Not Exactly a Nobel for Price Theory

Connecting natural experiments and price theory

Who got up at 5:30 Monday morning for the big announcement??? Well, if you missed it, this year’s Economics Nobel Prize, or simply THE Nobel Prize as I call it, was awarded to David Card, Joshua Angrist, and Guido Imbens.

They won THE Nobel Prize for their work on natural experiments, which are when events outside of the researchers’ control (“in nature”) closely replicate a controlled experiment. With experiments, natural and controlled, the goal is to tease out causation from an otherwise jumble of correlations, which we know are not causation. It is a Nobel for the type of empirical work that dominates most of the profession.

The prize brought me back to my master’s program days when I was in Barcelona, drinking sangria, with Stata open while reading Mostly Harmless Econometrics. 🍷 Daydream over.

Many non-economists will frame the Nobel as a win for the empiricists over theorists. Worse yet, people frame it as a win for a particular policy, such as a $15 federal minimum wage. If science were a battle between sides, then I'd be upset by this Nobel. 

Science isn’t a battle. Yes, I'm quite critical of atheoretical work. I don't love the profession's focus on searching for natural experiments and quasi-experimental variation in the data.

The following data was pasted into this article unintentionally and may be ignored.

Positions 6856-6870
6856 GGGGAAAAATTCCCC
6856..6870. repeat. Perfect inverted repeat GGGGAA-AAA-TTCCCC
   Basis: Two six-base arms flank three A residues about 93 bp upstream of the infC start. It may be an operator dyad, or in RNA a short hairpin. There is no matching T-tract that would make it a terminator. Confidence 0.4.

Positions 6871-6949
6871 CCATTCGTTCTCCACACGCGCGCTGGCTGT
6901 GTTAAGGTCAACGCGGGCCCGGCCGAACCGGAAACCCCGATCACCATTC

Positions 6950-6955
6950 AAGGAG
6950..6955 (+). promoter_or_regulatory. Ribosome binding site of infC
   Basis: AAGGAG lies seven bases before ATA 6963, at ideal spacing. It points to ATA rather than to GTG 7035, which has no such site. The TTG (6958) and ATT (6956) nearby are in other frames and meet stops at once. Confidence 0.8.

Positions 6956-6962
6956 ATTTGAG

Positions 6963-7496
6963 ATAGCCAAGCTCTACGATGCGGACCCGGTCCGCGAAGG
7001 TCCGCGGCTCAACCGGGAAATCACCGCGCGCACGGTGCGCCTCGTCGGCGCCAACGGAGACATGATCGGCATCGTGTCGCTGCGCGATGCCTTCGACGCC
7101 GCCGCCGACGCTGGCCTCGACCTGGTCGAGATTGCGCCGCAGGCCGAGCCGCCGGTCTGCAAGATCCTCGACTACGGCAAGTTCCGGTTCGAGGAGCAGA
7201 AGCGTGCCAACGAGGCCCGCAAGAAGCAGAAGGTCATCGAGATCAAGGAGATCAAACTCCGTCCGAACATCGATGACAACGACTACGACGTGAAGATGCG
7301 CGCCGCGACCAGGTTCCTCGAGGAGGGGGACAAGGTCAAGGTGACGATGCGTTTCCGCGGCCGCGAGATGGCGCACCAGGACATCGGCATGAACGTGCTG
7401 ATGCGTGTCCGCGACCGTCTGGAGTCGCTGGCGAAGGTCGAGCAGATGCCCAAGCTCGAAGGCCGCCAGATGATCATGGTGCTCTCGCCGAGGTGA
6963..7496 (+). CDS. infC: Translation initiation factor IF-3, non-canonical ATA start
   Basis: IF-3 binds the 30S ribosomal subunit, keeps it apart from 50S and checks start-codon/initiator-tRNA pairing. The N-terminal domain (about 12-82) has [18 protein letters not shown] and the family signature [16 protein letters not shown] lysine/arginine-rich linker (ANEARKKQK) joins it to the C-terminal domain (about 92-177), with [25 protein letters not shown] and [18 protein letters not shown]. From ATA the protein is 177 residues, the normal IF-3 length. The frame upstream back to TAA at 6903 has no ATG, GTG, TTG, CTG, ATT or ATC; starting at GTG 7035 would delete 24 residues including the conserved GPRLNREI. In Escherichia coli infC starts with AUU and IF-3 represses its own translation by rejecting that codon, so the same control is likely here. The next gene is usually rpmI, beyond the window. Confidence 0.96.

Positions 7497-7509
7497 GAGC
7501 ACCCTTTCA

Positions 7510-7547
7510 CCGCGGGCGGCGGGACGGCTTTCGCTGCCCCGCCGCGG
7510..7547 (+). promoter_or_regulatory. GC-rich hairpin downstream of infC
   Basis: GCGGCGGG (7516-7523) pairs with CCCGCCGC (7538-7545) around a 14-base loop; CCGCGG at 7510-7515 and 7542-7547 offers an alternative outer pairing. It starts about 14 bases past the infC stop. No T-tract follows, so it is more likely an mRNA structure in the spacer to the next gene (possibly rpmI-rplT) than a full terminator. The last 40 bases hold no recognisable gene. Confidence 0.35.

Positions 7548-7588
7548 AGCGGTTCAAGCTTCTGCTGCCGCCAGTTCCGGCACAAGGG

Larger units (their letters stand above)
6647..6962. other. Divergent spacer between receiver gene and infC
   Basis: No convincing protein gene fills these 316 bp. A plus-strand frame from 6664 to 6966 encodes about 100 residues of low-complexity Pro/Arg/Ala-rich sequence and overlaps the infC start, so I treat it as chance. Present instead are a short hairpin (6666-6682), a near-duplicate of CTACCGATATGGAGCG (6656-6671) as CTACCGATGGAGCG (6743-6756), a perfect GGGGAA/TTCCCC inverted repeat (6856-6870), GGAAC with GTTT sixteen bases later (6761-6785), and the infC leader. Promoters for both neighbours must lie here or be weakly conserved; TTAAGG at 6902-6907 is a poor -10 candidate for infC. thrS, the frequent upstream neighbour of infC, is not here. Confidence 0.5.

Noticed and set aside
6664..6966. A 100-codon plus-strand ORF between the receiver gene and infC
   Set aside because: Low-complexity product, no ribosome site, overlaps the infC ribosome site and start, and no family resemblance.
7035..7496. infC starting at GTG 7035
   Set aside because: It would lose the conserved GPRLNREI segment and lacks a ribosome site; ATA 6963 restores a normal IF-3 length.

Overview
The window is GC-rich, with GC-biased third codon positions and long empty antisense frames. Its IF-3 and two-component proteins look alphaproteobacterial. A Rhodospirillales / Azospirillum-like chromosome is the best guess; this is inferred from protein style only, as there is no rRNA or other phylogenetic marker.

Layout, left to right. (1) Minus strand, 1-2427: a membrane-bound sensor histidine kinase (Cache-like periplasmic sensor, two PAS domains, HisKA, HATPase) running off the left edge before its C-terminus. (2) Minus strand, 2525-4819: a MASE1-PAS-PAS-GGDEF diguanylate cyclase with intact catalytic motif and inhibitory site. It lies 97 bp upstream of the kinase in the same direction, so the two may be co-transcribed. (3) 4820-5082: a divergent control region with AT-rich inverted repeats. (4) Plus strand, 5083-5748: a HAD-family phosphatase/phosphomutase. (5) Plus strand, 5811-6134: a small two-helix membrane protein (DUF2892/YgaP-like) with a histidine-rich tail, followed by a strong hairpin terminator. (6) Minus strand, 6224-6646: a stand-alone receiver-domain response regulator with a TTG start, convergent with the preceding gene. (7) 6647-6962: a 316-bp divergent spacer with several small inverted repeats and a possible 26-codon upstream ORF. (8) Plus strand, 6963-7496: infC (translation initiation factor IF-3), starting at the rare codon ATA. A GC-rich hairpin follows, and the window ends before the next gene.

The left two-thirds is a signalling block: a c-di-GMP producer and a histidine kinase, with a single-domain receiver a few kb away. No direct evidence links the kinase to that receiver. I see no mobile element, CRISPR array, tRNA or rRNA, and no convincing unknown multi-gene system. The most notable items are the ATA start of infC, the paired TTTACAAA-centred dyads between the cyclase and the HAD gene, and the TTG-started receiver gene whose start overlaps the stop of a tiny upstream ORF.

We started this newsletter because we think that the profession unfairly ignores economic theory, especially price theory. Price theory has been supplanted by an obsession with finding natural experiments without thinking through the economics. 

But even if that obsession exists within economics, or if it is the norm, we enlightened readers of Economic Forces can avoid such pitfalls. We can and should learn from Card, Angrist, and Imbens. More generally, we should learn from the revolution that they helped usher in.

In particular, as Kevin Bryan pointed out, the Nobel winners' work highlights the importance of bringing together theory and empirical work together. Let me elaborate along different lines from Kevin.

At the core of the economic point of view is the idea of scarcity. We can't have it all. Since we recognize that we are constrained in what happens, economics leads us away from dreams of the best outcome possible. How is X different than Y? The basic framing directs the economist’s focus to comparisons more generally. As I said in a recent post,

Supply and demand is really about making comparisons. It's not just about where supply and demand cross each other; it is a tool for thinking through comparisons. After all, economics tells us to always ask "compared to what?"

That’s what causal inference, such as using natural experiments, is trying to be explicit about. Let’s be precise about what we are comparing. Who is being affected by the policy? That’s the treated group. Who is not being affected by the policy? That’s the control group. We can only say something meaningful by comparing the two, not by just looking at one, and we need to be explicit about the comparison we are making. When done properly, this focus on causal inference is better than simply running a regression and having some implicit comparison in your head based on the resulting coefficients.